LF: What are the topics that you most appreciate ECRs approaching you to discuss (e.g. suggesting they may be a suitable peer-reviewer, commenting on the submission system, asking about early career programmes such as the RCEF, something else)?
PS: All of the above. I feel strongly that interacting with ECRs is an important part of my job as EIC and one that I enjoy very much. I am more than happy to discuss any ideas or challenges that people are experiencing related to publishing in general or our journal specifically. I especially like to hear about new ideas that ECRs have related to today’s evolving issues related to scientific publishing.
LF: Is there anything you suggest ECRs do before and after meeting with an editor to maximize the benefit they gain?
PS: As others suggest, follow up with an e-mail with any pertinent information you want to remind the editor of. If you do end up submitting a paper, you could notify her or him over e-mail before you submit just to thank them again for the exchange and opportunity to submit the paper. In our journal, we do not have authors write cover letters, so you could not do that, and frankly, I am not sure that type of information is needed in a cover letter. But, it never hurts to remind people of past conversations you have had.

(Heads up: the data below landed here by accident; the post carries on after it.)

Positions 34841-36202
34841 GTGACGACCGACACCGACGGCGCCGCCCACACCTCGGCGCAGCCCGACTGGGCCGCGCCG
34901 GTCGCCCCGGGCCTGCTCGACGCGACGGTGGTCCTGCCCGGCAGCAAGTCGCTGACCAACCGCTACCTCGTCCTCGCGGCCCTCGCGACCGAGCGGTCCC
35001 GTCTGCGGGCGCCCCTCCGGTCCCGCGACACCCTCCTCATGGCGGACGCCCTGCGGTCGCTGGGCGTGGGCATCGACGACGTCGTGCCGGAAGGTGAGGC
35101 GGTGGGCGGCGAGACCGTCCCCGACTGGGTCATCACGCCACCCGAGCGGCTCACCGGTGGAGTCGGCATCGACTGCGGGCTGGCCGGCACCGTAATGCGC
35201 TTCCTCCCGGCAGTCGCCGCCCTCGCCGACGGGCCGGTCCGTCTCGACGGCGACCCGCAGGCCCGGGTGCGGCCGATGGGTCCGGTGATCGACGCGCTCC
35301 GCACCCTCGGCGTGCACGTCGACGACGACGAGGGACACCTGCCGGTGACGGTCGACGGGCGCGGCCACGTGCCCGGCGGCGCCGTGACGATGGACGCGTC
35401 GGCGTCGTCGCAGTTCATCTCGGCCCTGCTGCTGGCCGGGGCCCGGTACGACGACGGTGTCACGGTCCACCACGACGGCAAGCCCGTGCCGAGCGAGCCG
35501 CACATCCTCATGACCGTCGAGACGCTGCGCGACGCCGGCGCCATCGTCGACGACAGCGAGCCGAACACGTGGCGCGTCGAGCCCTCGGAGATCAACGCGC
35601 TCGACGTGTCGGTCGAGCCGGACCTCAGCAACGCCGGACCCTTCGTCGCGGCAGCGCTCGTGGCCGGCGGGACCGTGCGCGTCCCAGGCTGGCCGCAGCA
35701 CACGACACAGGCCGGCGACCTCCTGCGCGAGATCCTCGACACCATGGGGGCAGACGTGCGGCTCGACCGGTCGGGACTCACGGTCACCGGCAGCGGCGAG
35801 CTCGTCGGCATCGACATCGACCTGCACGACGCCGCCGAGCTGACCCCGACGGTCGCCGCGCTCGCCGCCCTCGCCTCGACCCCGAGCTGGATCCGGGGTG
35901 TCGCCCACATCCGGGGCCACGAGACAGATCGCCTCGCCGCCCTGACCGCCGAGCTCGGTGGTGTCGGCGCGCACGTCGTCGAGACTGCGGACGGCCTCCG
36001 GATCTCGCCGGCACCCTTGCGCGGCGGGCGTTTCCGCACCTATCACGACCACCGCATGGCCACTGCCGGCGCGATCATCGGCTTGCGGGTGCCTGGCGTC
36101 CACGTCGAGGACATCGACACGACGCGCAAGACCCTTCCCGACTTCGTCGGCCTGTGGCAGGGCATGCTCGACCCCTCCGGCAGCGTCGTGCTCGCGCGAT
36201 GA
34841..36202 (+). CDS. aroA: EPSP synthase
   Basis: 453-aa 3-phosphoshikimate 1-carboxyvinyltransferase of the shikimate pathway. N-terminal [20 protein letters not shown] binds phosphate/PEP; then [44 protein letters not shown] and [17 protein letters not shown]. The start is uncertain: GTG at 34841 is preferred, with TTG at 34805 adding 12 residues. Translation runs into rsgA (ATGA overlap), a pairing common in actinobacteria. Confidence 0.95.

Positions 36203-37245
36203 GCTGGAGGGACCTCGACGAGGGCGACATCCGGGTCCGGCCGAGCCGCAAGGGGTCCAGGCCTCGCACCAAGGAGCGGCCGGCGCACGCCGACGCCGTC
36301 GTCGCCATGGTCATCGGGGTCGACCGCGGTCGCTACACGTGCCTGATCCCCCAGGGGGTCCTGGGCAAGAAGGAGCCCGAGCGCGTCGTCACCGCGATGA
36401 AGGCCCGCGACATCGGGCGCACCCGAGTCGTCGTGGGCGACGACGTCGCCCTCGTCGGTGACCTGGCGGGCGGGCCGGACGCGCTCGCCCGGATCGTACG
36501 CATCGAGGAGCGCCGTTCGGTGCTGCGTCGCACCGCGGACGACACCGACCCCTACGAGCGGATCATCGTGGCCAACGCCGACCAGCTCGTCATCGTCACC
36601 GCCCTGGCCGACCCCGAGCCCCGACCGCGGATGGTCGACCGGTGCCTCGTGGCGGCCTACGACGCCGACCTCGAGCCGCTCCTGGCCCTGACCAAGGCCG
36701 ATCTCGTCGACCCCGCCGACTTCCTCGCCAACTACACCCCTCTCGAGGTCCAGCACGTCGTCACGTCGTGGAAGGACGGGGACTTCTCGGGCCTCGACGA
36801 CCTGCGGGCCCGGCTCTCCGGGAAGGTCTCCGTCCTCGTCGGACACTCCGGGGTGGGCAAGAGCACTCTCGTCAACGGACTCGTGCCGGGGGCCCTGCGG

LF: Thanks for this discussion Pat.
I hope that this interview has highlighted the range of topics you can approach Editors to discuss at meetings. To contact Pat Soranno directly, you can reach out by e-mailing email@example.com or tweeting to @PASmsu2. In addition, I will be attending the 2018 OSM and would enjoy the chance to speak with you about topics of interest in person (e.g. the RCEF, working with journals as an ECR) or even introduce you to Pat myself. Please feel free to contact me online (e-mail: firstname.lastname@example.org, twitter: @ljfalkenberg) or approach me at the meeting. I’m looking forward to a great event!